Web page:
Can you tell which type of rock these are?
If you look up close, you would be able to see grains of sand. From this distance, you can see different layers from where the sand was laid down. This rock is sandstone. The sand grains are cemented together to make sandstone. Sandstone is a common type of sedimentary rock.
Types of Sedimentary Rocks
The main types of sedimentary rocks are clastic, chemical, and bioclastic. Clastic sedimentary rocks are made of sediments. The sediments differ in size. Chemical sedimentary rocks are made of minerals that precipitate from saline water. Bioclastic rocks ("bio" means life) come from the solid structures (homes) of living organism such as compressed sea shells or coral.
Clastic Sedimentary Rocks
Clastic sedimentary rocks are grouped by the size of the sediment they contain. Conglomerate and breccia are made of individual stones that have been cemented together. In conglomerate, the stones are rounded. In breccia, the stones are angular. Sandstone is made of sand-sized particles. Siltstone is made of smaller particles. Silt is smaller than sand but larger than clay. Shale has the smallest grain size. Shale is made mostly of clay-sized particles and hardened mud.
|Rock||Sediment Size||Other Features|
|Siltstone||Silt-sized, smaller than sand|
When sediments settle out of calmer water, they form horizontal layers. One layer is deposited first, and another layer is deposited on top of it. So each layer is younger than the layer beneath it. When the sediments harden, the layers are preserved.
Bioclastic sedimentary rocks form in the ocean or a salt lake. Living creatures remove ions, such as calcium, magnesium, and potassium, from the water to make shells or soft tissue. When the organism dies, it sinks to the ocean floor to become a bioclastic sediment, which may then become compacted and cemented into solid rock (Figure below).
Fossils in a biochemical rock, limestone, in the Carmel Formation in Utah.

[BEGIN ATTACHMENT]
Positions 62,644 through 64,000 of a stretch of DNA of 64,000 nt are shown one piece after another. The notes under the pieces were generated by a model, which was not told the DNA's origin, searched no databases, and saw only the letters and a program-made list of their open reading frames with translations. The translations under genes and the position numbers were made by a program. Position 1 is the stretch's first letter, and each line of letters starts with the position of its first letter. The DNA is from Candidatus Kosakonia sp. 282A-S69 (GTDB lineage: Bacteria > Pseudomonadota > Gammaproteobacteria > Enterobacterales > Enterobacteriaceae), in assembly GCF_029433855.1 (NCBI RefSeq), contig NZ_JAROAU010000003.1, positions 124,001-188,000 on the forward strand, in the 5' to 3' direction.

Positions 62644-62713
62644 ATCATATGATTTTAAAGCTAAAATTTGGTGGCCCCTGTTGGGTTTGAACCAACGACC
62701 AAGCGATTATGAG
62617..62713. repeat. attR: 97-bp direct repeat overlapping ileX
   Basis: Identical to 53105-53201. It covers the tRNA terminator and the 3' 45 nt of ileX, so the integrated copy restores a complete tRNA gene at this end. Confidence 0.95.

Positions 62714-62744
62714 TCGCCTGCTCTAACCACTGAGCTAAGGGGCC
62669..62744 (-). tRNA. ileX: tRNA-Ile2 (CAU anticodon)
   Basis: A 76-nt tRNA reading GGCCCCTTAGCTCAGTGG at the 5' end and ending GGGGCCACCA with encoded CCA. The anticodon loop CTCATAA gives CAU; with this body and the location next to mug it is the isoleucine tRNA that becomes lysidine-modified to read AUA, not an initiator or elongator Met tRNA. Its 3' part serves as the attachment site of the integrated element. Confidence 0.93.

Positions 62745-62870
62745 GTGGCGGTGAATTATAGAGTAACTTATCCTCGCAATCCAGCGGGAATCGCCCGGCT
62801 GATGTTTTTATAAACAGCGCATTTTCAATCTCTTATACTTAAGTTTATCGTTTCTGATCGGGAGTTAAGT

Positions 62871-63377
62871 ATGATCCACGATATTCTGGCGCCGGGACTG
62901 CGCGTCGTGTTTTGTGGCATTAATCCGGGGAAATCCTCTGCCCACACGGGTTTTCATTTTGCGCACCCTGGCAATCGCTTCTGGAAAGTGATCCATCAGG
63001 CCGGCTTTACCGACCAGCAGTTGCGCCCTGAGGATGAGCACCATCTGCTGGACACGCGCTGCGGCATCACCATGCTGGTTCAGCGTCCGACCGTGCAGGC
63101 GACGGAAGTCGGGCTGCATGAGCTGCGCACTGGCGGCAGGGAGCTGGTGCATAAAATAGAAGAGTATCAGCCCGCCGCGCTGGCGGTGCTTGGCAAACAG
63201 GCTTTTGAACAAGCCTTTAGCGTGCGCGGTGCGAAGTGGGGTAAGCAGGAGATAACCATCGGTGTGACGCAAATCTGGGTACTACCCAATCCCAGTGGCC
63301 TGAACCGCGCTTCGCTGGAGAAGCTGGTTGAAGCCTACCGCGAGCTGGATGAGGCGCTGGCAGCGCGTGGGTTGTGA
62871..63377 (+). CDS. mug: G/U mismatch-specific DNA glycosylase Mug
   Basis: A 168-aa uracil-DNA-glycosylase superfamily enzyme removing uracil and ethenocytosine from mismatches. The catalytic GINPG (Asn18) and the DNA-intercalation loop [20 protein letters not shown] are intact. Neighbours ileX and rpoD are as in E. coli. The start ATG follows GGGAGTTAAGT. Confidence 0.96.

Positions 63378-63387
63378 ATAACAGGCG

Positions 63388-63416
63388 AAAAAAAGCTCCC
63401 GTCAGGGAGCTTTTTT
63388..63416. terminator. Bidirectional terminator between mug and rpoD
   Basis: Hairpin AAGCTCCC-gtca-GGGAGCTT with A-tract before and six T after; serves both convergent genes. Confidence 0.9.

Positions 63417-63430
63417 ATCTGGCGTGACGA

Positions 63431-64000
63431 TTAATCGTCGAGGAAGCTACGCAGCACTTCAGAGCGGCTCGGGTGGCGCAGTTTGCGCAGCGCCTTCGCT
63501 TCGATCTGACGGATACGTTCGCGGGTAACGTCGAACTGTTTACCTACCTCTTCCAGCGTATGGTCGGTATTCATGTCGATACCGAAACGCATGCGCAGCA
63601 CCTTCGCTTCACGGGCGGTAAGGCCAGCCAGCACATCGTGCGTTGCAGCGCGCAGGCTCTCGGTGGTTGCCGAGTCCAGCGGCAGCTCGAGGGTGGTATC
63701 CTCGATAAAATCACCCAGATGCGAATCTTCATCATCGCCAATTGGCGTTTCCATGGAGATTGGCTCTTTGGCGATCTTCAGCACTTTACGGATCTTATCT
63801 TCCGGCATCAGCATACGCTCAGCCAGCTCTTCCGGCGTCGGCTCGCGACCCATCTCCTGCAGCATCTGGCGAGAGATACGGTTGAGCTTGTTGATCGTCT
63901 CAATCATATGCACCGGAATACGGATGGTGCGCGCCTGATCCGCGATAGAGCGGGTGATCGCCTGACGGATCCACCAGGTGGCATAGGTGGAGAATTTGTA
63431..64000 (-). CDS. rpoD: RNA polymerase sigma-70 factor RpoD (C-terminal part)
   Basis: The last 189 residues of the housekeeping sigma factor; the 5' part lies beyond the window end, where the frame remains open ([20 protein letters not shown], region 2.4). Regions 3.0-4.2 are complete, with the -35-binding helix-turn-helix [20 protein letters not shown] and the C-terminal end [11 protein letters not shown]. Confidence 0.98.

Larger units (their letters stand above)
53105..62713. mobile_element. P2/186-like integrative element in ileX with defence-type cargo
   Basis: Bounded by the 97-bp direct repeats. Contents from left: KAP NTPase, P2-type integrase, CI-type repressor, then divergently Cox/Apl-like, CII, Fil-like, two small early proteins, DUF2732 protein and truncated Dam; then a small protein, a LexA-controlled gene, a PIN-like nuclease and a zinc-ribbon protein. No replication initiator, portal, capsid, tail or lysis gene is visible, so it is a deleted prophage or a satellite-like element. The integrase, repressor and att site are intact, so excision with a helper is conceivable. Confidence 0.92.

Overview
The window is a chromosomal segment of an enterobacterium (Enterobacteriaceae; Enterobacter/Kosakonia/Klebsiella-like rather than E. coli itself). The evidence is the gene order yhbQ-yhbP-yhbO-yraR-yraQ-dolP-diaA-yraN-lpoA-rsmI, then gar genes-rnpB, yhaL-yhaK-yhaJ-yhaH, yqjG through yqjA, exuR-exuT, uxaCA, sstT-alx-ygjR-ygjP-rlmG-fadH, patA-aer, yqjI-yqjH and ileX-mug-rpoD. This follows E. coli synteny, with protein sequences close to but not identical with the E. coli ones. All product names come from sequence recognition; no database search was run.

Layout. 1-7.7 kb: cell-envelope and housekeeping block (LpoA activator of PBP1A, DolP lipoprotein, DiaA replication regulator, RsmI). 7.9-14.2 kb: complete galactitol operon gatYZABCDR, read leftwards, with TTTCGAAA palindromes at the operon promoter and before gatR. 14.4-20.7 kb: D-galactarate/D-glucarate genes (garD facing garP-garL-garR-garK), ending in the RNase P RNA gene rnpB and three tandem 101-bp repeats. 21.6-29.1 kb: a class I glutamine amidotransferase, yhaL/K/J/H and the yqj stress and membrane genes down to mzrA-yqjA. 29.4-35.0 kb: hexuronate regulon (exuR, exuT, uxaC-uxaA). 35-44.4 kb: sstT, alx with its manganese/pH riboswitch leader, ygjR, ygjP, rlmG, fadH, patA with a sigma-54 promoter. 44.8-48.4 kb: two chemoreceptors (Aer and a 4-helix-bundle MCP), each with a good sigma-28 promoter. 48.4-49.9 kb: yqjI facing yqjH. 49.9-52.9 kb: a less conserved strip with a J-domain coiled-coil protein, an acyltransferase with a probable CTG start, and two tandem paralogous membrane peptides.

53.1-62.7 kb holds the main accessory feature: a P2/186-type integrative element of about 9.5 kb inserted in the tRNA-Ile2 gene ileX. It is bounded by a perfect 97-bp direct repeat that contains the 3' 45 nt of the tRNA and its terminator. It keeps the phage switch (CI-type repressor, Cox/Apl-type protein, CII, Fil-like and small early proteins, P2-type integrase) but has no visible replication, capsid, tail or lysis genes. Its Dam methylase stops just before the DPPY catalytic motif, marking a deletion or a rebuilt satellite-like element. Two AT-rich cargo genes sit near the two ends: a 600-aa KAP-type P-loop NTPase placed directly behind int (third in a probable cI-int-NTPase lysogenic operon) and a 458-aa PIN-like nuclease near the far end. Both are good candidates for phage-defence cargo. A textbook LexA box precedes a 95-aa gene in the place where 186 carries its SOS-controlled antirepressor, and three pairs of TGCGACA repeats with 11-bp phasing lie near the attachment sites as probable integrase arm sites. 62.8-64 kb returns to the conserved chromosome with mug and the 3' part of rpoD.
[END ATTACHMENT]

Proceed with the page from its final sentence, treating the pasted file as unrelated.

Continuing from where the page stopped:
Chemical Sedimentary Rocks
Sedimentary rocks formed by the crystallization of chemical precipitates are called chemical sedimentary rocks. Dissolved ions in fluids precipitate out of the fluid and settle out, just like the halite pictured below (Figure below).
The evaporite, halite, on a cobble from the Dead Sea, Israel.
Living creatures can help chemicals become sedimentary rocks. Limestone is an example.
Some Common Sedimentary Rocks
Listed below are some common types of sedimentary rocks (Table below)
|Picture||Rock Name||Type of Sedimentary Rock|
|Conglomerate||Clastic (fragments of non-organic sediments)|
|Rock Salt||Chemical precipitate|
|Rock Gypsum||Chemical precipitate|
|Limestone||Bioclastic (sediments from organic materials, or plant or animal remains)|
- chemical sedimentary rocks: Rocks that form from the hardening of chemical precipitates.
- clastic sedimentary rocks: Rocks that form from hardening of sediments by compaction and/or cementation.
- bioclastic sedimentary rocks: Rocks that form from the shelled remains of once living organism.
- Sediments settle out of water in horizontal layers.
- Clastic sedimentary rocks are classified based on how they form and on the size of the sediments.
- Chemical sedimentary rocks precipitate from fluids.
Use the resource below to answer the questions that follow.
- Sedimentary Rocks at http://www.youtube.com/watch?v=Ox_3z_lW-Hw (7:13)
- List the three types of sedimentary rocks.
- List the characteristics of clastic rocks.
- How do clastic rocks form?
- Contrast conglomerates and breccia rocks.
- What can be found in clastic rocks?
- Explain the difference between layers and bands.
- What can we learn from sedimentary rocks?
- How do chemical rocks form?
- What are bioclastic rocks?
- List the two types of biocalstic rocks.
- Describe the two main types of sedimentary rocks.
- Compare and contrast chemical sedimentary rocks and clastic sedimentary rocks.
- List sedimentary rock types by grain size, from small to large.